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Dole, Gephardt Ahead in Final Iowa Poll

February 07, 1988|Associated Press

DES MOINES — Kansas Sen. Bob Dole has a 14-point lead over Vice President George Bush in a new poll on the Republican presidential contest, and Missouri Rep. Richard A. Gephardt is atop the Democratic field, the Des Moines Register reported today in its final poll before Monday's precinct caucuses.

The poll showed Dole with the backing of 37% of those surveyed, contrasted with 23% for Bush. Former television evangelist Pat Robertson was in third place with 13%, followed by New York Rep. Jack Kemp, 11%; former Delaware Gov. Pierre S. (Pete) du Pont IV, 7%, and former Secretary of State Alexander M. Haig Jr., who has removed his campaign staffers from the state, 1%. Eight percent were undecided.

Among Democrats, Gephardt had the support of 25% of those surveyed. Illinois Sen. Paul Simon had 19%; Massachusetts Gov. Michael S. Dukakis had 15%; the Rev. Jesse Jackson and former Arizona Gov. Bruce Babbitt each had 9%, and former Colorado Sen. Gary Hart had 7%.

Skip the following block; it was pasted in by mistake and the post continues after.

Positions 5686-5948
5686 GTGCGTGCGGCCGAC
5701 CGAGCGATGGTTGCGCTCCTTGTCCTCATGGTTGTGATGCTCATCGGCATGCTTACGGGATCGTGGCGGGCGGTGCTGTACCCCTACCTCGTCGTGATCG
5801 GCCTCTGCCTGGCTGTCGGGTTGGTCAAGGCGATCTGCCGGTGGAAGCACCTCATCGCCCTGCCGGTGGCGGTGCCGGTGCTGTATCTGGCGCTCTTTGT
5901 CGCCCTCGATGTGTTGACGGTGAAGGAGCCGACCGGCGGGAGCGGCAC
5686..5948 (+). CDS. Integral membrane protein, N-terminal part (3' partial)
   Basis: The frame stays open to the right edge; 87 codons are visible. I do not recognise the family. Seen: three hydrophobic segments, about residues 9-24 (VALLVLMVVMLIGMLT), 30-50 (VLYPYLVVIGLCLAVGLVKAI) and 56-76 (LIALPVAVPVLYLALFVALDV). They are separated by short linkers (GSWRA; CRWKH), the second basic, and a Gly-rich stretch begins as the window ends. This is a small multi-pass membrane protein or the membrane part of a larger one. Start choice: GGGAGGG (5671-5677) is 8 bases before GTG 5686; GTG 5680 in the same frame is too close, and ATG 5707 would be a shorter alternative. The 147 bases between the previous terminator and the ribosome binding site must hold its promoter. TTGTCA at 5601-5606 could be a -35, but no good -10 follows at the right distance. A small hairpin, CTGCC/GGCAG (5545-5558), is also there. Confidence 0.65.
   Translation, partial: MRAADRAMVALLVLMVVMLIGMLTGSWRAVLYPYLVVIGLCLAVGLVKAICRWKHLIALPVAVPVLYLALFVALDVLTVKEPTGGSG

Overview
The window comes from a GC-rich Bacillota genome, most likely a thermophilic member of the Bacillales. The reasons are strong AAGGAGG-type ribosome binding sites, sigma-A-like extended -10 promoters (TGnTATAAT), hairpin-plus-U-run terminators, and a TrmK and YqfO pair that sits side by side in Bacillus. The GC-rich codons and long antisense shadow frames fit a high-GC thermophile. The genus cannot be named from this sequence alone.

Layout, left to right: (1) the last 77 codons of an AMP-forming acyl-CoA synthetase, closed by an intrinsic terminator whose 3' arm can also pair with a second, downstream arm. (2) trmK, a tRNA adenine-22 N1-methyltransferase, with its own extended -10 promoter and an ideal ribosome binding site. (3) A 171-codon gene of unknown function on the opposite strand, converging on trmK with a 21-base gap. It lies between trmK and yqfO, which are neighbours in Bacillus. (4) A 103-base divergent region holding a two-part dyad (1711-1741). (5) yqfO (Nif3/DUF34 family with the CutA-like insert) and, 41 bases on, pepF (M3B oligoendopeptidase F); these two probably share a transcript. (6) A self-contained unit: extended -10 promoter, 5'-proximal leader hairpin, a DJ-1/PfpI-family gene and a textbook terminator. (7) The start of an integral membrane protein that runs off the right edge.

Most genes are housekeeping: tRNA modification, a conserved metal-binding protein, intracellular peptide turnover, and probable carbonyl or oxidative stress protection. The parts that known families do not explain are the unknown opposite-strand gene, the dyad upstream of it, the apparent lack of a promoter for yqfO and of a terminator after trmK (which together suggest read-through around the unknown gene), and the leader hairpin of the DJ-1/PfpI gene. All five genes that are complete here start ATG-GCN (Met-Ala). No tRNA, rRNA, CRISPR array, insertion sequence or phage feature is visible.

Tennessee Sen. Albert Gore Jr., who also has pulled his campaign out of the state, collected 1%, and 15% of the Democrats were undecided.

The poll surveyed 612 Democratic voters and 660 Republicans likely to attend the caucuses. Democrats were surveyed Jan. 25 through Feb. 3 and Republicans Jan. 25 to Feb. 5. The poll claims a margin of error of 4 percentage points.

In the newspaper's poll a month ago, Dole had a 15-point lead, while Gephardt was bunched more tightly with Simon and Dukakis. The poll showed another steep decline for Hart, who surged to the top of the field briefly when he re-entered the race in December.

But predicting the outcome of the Iowa caucuses is "terribly tricky," in the words of Democratic pollster Peter Hart, who is not affiliated with a candidate this year. Iowa is complicated for several reasons: The rules are complex, particularly for the Democratic caucuses; the number of people who will participate is tiny; Iowans are proudly defiant of national habits and trends, and they have a reputation for making up their minds at the last minute.

"Iowa is the ultimate sand trap for pollsters," said Republican pollster Richard B. Wirthlin, who is advising Dole. "Anyone who thinks they know who's going to win by what margin simply doesn't know."

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